The Queen's death: Will King Charles III live in Buckingham Palace?

Since the death of the Queen, all eyes are on the King, Charles III. As tradition dictates, the monarch will live at Buckingham Palace. Will the new King of the UK move?

Will Prince Charles live at Buckingham Palace?
© Chris Jackson / Employé GETTY_IMAGES
Will Prince Charles live at Buckingham Palace?

Since its construction between the 18th and 19th centuries, and its designation as the official royal residence since 1837, Buckingham Palace has been the official residence of the monarch since the reign of Queen Victoria.

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The woman who would become known as the Empress of India and who is the great-great-grandmother of Elizabeth II held the record for the longest reign of the British monarchy. This feat was broken by Queen Elizabeth II on 6 September 2015, when she reached 63 years, 7 months and 2 days of reign.

Although the late Queen Elizabeth II had deserted it somewhat in favour of Windsor Castle, where she spent most of her time in the last years of her life, it remains a symbol of the British monarchy, where tourists flock every year to watch the changing of the guard or Britons at major events such as royal weddings.

Prince Charles, now King Charles III, might move there, but it's not quite what he had in mind.

Where will Prince Charles live after taking the throne?

As soon as his mother's death was announced, Charles became the new King of the United Kingdom. It has been speculated that he might not be as popular as his late mother and wants to use this opportunity to modernize the monarchy. Charles, now King, would like the royal residences to be opened to the public more widely. This is already the case for Buckingham, which can be visited in part between June and September when the Queen used to retire to Balmoral or Windsor for the summer.

Prince Charles and Camilla Chris Jackson / Employé GETTY_IMAGES

Balmoral Castle in Scotland, the place where the monarch died, would be transformed into a museum dedicated to Queen Elizabeth II, while Buckingham would open its doors all year round.

According toHello!,the King will maintain Clarence House as his residence. However, a source told Daily Mail that he will also have accommodation at Buckingham Palace. They said:

Despite what everybody thinks about him not wanting to live there, he will certainly have accommodation there – but it will be a much more modest flat-above-the-shop situation akin to that of the Prime Minister at Downing Street.

Beyond reducing the surface area of the royal residence, this would be a way of financing the renovation of this excessive palace, thanks to the sale of potential tickets to visit it all year round, just like Balmoral, Elizabeth II's favourite residence.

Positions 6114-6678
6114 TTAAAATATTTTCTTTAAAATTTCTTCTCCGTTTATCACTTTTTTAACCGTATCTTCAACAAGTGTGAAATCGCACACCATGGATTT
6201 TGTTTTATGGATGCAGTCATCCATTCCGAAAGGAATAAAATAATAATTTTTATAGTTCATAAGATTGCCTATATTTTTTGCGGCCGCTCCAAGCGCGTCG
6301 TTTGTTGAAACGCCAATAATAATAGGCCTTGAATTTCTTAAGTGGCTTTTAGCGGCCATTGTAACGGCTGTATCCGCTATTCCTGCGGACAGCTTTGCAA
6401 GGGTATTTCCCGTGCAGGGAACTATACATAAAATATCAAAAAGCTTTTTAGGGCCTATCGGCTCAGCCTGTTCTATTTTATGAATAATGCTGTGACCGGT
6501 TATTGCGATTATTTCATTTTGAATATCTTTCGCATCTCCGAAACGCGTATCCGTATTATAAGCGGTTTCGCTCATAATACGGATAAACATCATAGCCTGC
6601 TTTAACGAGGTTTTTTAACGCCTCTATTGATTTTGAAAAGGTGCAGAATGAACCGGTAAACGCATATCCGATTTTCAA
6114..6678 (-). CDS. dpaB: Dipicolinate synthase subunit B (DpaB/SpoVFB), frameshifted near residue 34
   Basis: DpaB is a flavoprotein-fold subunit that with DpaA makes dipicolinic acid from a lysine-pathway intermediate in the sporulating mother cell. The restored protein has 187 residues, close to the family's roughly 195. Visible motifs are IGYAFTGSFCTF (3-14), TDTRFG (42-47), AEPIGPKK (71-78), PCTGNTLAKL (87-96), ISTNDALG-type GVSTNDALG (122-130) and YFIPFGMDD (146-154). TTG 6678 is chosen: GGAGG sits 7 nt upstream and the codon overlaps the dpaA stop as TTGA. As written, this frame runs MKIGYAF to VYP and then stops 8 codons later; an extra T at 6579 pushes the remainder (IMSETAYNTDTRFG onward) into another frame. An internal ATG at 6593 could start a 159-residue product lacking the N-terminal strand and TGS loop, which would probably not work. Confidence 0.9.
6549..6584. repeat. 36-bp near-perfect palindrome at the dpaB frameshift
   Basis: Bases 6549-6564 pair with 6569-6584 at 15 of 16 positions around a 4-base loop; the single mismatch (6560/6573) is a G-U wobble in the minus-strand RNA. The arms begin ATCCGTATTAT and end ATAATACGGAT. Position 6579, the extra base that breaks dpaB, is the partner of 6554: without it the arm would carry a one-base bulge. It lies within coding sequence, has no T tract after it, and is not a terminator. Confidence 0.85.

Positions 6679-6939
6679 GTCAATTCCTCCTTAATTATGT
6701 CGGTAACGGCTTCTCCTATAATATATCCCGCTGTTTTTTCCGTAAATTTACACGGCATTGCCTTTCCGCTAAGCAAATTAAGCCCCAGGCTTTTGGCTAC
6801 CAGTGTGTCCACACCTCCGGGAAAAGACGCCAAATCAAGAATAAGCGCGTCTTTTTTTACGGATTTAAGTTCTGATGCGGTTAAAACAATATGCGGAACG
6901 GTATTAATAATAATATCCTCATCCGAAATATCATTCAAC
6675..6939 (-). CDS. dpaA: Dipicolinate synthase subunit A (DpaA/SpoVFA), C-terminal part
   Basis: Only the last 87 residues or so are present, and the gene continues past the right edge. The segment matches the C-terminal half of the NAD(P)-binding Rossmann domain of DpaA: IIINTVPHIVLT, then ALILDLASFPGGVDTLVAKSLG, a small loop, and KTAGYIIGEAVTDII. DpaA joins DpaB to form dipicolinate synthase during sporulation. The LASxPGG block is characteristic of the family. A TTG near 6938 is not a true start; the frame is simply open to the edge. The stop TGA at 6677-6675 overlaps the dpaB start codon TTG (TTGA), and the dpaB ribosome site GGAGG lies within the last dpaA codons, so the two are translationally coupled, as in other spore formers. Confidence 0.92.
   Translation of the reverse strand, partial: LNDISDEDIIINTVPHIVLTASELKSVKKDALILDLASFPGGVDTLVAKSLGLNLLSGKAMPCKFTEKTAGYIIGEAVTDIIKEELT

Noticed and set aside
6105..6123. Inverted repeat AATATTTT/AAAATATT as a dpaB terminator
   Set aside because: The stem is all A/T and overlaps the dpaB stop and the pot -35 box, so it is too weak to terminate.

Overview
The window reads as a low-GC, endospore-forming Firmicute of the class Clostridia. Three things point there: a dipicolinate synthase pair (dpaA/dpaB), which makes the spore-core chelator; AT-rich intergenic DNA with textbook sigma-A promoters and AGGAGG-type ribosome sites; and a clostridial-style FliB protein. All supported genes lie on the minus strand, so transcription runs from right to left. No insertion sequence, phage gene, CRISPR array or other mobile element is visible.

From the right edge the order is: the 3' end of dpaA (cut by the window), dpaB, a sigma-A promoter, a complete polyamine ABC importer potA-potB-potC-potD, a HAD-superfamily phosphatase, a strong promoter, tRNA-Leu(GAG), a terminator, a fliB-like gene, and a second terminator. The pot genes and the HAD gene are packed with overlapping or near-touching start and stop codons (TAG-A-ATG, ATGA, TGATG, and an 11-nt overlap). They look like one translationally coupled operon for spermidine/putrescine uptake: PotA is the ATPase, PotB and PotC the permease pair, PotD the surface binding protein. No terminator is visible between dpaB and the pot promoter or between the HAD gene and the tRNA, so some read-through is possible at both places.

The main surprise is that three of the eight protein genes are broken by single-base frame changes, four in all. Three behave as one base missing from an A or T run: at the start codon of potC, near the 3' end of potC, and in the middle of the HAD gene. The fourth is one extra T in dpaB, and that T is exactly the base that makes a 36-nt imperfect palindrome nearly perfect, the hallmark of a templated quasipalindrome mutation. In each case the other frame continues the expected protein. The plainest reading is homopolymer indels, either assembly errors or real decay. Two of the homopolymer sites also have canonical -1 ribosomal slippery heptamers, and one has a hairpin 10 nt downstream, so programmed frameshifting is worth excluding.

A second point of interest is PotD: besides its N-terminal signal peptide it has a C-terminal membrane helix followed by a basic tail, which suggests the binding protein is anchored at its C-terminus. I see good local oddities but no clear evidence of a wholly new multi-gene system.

King Charles III is also said to be planning to reduce the number of royals who receive public subsidies in order to focus on those who are really involved. This measure could, among other things, silence those who criticize the exorbitant cost of the Crown to the British taxpayer and thus boost his popularity rating.

Where did Prince Charles and Camille live before?

Before potentially occupying an official flat in the Royal Palace in London where the Queen lived before her coronation, the royal couple lived not far from there. Previously, Prince Charles and Camilla had settled in Clarence House, a building just across the Mall from Buckingham Palace.

Before Prince Charles moved in, it was the official residence of the Queen Mother, Elizabeth II's mother, from 1953 at her coronation until her death in 2002. Princess Margaret also stayed there until she married in 1960 and moved to Kensington Palace.

Prince William and Prince Harry also lived there for a time, between 2003 and 2011 and 2003 and 2012, respectively. Before Queen Elizabeth came to power in 1952 on the death of her father, George VI, it was also her official residence, which she occupied for a few months with the Duke of Edinburgh after his marriage.

Buckingham Palace, the most expensive property in the world

While architects are working hard to build the most luxurious homes in the world, none has surpassed Buckingham in terms of value. Experts estimate that the British monarchy's main royal palace could be worth £1.3 billion ( $1.55 billion).

What was once Elizabeth II's home covers almost 77,000 square metres and contains 775 rooms, including 52 bedrooms, 78 bathrooms and 188 servants' rooms.

Inside, there are:

  • a chapel
  • a post office
  • a swimming pool
  • a restaurant reserved for employees
  • a doctor's surgery
  • a cinema

To manage this small city, nearly 800 employees in the service of the Queen are employed. A colossal building, which fascinates, but which has also been criticized for its cost.

This article was translated from Oh!MyMag FR.

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